Author: Dan Kamys

The Path Ahead

The Path Ahead Dan Kamys, Editor – dkamys@masonrymagazine.com What a whirlwind April proved to be. The new Masonry made its first appearance at the Coverings show. While our new approach has gone over very well, I still want to continue to push the envelope of both our messaging and the ways in which we get said message out. Though Coverings has a focus on tile and stone, I think there is a place for that type of content within the Masonry umbrella.   I was pleasantly surprised at what an event this show was. Jeff Buczkiewicz and I were...

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Contractor Tip Of The Month: Which Plan Should You Choose, A Discretionary Bonus or Results Oriented Incentive Plan? Part 2

Which Plan Should You Choose: A Discretionary Bonus Or Results Oriented Incentive Plan? Part 2 Damian Lang This is the second article of a two-part series. To read part one, go to EZG Manufacturing’s Blog or read it here.  Like a struggling football team, if your incentive plan isn’t working properly, you could end up 0-16 for the year – or in the contracting world – unprofitable… and we all know that’s not where you want to end up. So today we’re going to talk about the secret to building a winning team by insuring your incentive plan has been designed and is working properly. Let’s start by answering the following question: Why can’t everyone earn the same amount, regardless of what they do to drive company results? I.e. wouldn’t equal earnings make us one big happy family? Many of you are probably nodding your heads yes, and I get that. But let me ask the question in another way: If your co-worker were to get up on Saturday morning and watch cartoons, while you prepared for a meeting or loaded a truck with the right equipment for Monday morning’s job, should he still make the same as you? What if this happened week after week after week? Would equal earnings still make for one big happy family? You’re probably not shaking your head yes to this one. Put another way,...

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Technical Talk: Masonry Flashing

Masonry contractors are usually directed to install flashing with their masonry product. Flashing acts as a barrier which redirects moisture away from building interiors and back toward the exterior of the wall. Common flashing materials include synthetic membranes (peel and stick) and metals, such as copper and stainless steel. The material that is used will directly affect the expected lifespan of the flashing, especially where flashings are exposed to sunlight or weathering. Flashing needs to be accompanied by a weep mechanism to allow moisture to exit the wall, often in the form of weep holes or head joint vents...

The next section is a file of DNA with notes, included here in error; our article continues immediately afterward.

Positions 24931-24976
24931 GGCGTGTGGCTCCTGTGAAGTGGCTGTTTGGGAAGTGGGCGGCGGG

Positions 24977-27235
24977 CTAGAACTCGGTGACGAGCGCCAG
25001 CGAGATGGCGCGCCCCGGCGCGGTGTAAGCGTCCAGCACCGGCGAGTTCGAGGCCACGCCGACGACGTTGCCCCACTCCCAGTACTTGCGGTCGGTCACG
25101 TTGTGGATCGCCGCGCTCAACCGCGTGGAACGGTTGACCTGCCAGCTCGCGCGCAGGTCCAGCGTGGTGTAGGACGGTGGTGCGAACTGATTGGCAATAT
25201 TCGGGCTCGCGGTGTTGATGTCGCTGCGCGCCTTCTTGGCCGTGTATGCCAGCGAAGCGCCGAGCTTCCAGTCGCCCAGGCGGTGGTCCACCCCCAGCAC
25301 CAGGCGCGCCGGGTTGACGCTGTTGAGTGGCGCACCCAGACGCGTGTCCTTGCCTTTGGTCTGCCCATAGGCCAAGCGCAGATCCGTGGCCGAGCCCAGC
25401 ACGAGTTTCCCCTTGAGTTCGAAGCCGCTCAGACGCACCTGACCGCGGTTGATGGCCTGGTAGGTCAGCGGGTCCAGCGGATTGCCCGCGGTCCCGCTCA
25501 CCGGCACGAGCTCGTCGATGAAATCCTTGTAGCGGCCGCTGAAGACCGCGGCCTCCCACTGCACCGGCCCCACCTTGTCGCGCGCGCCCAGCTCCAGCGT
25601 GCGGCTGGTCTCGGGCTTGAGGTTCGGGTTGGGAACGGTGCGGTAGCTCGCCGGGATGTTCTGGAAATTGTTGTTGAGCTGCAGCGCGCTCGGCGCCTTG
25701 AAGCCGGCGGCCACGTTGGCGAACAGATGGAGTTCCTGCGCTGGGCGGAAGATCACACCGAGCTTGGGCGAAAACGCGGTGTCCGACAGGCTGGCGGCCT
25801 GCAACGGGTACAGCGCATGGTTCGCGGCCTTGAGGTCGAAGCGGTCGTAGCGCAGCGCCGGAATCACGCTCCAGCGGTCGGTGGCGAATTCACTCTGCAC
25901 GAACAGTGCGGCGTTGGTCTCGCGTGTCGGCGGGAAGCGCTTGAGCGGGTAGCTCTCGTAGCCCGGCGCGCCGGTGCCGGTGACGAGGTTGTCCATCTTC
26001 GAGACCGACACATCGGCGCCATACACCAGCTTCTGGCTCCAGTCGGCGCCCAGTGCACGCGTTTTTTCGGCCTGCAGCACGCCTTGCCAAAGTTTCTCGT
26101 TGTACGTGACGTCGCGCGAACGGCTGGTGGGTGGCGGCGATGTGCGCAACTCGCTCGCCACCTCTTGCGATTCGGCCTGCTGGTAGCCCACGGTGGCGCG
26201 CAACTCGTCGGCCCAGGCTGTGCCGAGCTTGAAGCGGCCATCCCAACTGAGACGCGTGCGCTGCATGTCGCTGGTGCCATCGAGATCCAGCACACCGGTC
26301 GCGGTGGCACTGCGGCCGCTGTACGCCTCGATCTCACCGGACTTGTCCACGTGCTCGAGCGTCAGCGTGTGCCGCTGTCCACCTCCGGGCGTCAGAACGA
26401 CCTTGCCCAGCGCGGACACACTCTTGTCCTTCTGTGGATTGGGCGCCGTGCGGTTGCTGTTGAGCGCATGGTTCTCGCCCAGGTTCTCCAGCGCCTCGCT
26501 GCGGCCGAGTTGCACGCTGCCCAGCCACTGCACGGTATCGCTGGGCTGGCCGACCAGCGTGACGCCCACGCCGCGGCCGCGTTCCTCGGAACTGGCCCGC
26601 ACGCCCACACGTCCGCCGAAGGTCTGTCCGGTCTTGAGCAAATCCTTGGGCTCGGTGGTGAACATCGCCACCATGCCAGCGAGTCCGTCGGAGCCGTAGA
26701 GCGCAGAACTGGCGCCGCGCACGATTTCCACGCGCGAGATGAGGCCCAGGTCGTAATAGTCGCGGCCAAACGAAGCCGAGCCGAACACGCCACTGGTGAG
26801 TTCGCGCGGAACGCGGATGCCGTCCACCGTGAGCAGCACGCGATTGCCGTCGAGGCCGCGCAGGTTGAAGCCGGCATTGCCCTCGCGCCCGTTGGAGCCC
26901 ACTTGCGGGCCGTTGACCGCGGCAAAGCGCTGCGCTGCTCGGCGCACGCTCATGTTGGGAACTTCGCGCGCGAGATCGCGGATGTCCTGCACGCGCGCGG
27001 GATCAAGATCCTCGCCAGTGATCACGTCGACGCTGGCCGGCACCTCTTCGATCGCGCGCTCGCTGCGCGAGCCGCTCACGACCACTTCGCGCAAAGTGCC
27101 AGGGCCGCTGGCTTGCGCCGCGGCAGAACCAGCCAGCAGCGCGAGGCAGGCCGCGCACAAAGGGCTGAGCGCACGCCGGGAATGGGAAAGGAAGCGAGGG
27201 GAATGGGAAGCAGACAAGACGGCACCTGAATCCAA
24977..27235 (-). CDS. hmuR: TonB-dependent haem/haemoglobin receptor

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Full Contact Project Manager: It’s The Mortar

It’s The Mortar “Coach” Gary Micheloni This past month, the TV networks seemed to constantly be featuring Washington D.C., and that coverage really showcased our national monuments present there. Especially so, I noticed, during the presidential inauguration celebrations. But I soon realized that all of these really beautiful buildings in D.C. got that way (beautiful), not because they are made of granite and marble, brick, block and stone, but because they are all held together with mortar. We see them because of the mortar. Mortar…really? Mortar is what helps to turn a promising stack of block construction materials into a beautiful building. “Architecture starts when you carefully put two bricks together. There it begins.” — Ludwig Mies van der Rohe The term, mortar, also applies to the laws that keep our country safe, just as the love we have for each other is what binds us together. And it is that, completely, ‘American thing’, that swagger, the exceptionalism, that allows us to say to our enemies–in the words of the philosopher (and country singer) Toby Keith, “We’ll put a boot in your ass, it’s the American way!) It’s the mortar. A favorite political cartoonist I enjoy is Steve Breen. A recent cartoon of his showed a brick being thrown through a sign which said “free speech”. It reminded me that, by itself, a brick can be a weapon. However, when you add to...

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NCMA’s Unit Design Competition For Architectural Students — A Win-Win For All Involved

The NCMA Unit Design Competition involves the conceptual design of innovative concrete masonry or hardscape units that can be economically manufactured on a block machine (concrete masonry and segmental retaining wall units) or big board machine (concrete pavers). The competition is incorporated into the architectural program at major universities and in many cases is virtually the only exposure these students would ordinarily receive on utilization of concrete masonry or hardscape units. The competition was initiated at North Carolina State University as the NCSU Blockfest in 1996 through a joint venture of the Carolinas Concrete Masonry Association (now the Southeastern...

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